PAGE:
That brings me to this:

I have been in and out of pastoral ministry for a couple of decades.  I have had my share of high intensity disagreements with folks who thought ministry should be done differently or who disagreed with me about something I had done…or hadn’t done…or had done but hadn’t done to their satisfaction, etc.  Once or twice the accusations rose to the level of acrimony.  But, in most every case, on the other side of the acrimony, there was usually a level of reengagement and forgiveness and reconciliation.

But I have reached a new level in my pastoral career–it turns out that I am now–wait for it–“despicable.”  It was the actual word used in an actual email from an actual person to describe the actual me.

Don’t believe me?  Here’s some sample (unedited) verbiage:

Yea, thats right, your gutless! I think youre so gutless, in fact, that you wont even have the nerve to read this through without cutting me off again. Thats how much of a gutless coward I think you really are.

And this,

Its Pastors like you who expect high pay to fulfill positions of sacrifice and who make me want to puke. Youre ability to bring the worst out in people is real and that should tell you that youre not fit to be called Pastor.

And this,

You’re a despicable Pastor.

That’s right, Despicable Me.

Now, I have written elsewhere about recognition of not just my tendency toward, but my regular wallowing in, my own sin.  My spirit echoes the Apostle Paul’s angst:  “For, I have the desire to do what is good,” Paul says, “but I cannot carry it out.  For I do not do the good I want to do, but the evil I do not want to do–this I keep on doing…What a wretched man I am!  Who will rescue me from this bondage to sin and death?” (Romans 7:19 & 24).

I must find my rescue in exactly the same place that Paul found his rescue, “Thanks be to God, who delivers me through Jesus Christ our Lord” (Romans 7:25).  It is there (and only there), accessing the full resources of the Trinity, that I begin to wade my way through and out of the muck and spray of sin that I exude on a regular basis.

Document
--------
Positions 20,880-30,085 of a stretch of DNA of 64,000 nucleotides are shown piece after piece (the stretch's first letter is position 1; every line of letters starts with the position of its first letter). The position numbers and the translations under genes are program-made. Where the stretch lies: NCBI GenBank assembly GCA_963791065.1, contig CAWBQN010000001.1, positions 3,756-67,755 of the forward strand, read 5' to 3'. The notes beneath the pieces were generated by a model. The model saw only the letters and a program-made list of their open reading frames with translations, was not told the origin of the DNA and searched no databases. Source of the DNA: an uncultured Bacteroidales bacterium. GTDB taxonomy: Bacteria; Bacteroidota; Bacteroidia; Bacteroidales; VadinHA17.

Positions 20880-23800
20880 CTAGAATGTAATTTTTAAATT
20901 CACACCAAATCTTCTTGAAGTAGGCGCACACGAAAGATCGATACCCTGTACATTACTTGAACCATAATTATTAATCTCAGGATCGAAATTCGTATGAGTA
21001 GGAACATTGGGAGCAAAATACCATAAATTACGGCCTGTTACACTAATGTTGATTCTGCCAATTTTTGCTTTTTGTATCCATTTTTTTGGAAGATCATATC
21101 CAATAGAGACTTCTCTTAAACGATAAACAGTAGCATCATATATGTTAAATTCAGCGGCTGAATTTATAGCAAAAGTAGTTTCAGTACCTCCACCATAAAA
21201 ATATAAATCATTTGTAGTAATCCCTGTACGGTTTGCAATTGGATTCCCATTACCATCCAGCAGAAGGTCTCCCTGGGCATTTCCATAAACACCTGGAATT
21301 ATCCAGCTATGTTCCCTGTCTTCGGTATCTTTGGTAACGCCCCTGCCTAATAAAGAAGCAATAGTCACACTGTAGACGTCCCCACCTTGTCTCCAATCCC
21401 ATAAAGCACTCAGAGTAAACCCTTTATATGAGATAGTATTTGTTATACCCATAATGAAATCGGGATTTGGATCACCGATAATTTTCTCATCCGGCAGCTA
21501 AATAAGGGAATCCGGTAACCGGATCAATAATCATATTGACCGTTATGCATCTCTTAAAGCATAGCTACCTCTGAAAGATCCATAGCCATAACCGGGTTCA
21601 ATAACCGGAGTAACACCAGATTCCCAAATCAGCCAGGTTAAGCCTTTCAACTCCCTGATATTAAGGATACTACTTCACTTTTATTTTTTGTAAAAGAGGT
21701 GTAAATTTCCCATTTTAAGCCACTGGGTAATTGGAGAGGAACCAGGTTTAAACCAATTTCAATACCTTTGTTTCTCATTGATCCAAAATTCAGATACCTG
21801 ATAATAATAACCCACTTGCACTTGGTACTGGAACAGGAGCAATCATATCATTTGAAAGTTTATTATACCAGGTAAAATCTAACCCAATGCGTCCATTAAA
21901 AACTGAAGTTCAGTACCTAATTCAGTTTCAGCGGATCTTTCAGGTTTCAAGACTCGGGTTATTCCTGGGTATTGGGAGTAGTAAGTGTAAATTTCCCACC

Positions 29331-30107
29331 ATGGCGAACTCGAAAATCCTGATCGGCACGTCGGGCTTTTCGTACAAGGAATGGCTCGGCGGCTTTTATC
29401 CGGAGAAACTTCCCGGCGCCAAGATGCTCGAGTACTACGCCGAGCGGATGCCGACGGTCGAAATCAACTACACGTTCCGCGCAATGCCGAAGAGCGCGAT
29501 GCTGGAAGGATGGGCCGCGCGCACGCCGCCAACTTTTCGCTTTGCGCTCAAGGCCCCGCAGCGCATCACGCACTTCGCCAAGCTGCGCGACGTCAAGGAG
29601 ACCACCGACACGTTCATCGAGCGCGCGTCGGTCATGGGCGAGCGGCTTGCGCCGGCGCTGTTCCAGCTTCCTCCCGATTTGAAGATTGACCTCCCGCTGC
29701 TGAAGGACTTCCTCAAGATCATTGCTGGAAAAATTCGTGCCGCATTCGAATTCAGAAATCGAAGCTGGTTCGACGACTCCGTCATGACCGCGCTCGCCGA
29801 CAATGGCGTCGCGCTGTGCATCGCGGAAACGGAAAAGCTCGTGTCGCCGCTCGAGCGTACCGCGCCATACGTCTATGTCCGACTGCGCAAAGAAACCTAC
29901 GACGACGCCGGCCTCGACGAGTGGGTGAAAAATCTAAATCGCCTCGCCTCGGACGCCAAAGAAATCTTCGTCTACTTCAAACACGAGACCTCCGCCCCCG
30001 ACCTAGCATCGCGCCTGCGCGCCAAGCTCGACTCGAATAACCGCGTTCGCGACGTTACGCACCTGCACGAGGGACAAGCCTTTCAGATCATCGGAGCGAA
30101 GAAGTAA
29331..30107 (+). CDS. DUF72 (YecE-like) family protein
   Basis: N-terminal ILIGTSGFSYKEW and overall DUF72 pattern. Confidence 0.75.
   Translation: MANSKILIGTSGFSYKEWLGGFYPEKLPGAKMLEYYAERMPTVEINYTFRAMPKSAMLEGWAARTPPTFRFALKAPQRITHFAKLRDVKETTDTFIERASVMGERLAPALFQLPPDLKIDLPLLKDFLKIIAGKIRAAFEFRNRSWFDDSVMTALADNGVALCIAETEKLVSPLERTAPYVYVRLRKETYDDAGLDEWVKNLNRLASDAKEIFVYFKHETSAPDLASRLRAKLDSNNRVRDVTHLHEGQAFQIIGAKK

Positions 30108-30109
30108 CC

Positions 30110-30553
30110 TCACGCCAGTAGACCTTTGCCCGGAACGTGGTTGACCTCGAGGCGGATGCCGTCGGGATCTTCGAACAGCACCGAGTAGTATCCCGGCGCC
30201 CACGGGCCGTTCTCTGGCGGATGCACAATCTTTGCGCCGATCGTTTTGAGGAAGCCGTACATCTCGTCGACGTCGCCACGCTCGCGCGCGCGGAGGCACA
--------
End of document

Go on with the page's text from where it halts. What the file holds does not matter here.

So there is some truth in the “despicable” label.  But not the kind of truth spewed by the above “Vitriolater” (yes, I made up a word to describe those who spew vitriol).  So the Vitriolaters are often right…just not in the ways they think they are.

Many others, much wiser than I (if you’d humor me by accepting the premise that I might be, in some small way, “wise”–and not in the “wise guy” way of being wise), have attempted to ferret out why intensity of faith can result in the venomous spew of the Vitriolaters.

Marshall Shelley wrote Well Intentioned Dragons (in 1985) about people who are extraordinarily critical but who, at their core, genuinely seem to want the best for the Kingdom and its people.  But Vitriolaters are not “well-intentioned.”  They aim to destroy.

The trouble with the Vitriolators?  They think they’re right…about everything…all the time.  And they may sometimes be right in seeing the sin; but they are always oh so wrong in their thinking that they have been deputized as “Assistant Holy Spirits” to so flagrantly berate us sinners.

Is there need for genuine accountability in the Body of Christ?  Absolutely.  But it is “wounds from a friend that can be trusted” (Proverbs 27:6), not improvised explosive devices from the Vitriolaters.

Vitriolaters elevate their opinions to orthodoxy.  “Speaking the truth in love” seems to be beyond them.  Hungry to hear their own voice and hungry to have their voices validated by others, the Vitriolaters develop a streak of viciousness that seems to relish the prospect of proving themselves right at another’s expense.

Vitriolaters, it seems, eventually become idolaters–they worship their own “truth” instead of the One who is Truth.

And–please hear me–this is not a cry for sympathy.  I am not in the hunt for blogosphere shoulders upon which to cry.  I am genuinely puzzled by this phenomenon.  I am genuinely puzzled about how recipients of a Gospel fueled by the sacrificial love of Christ can wind up spawning so much hate.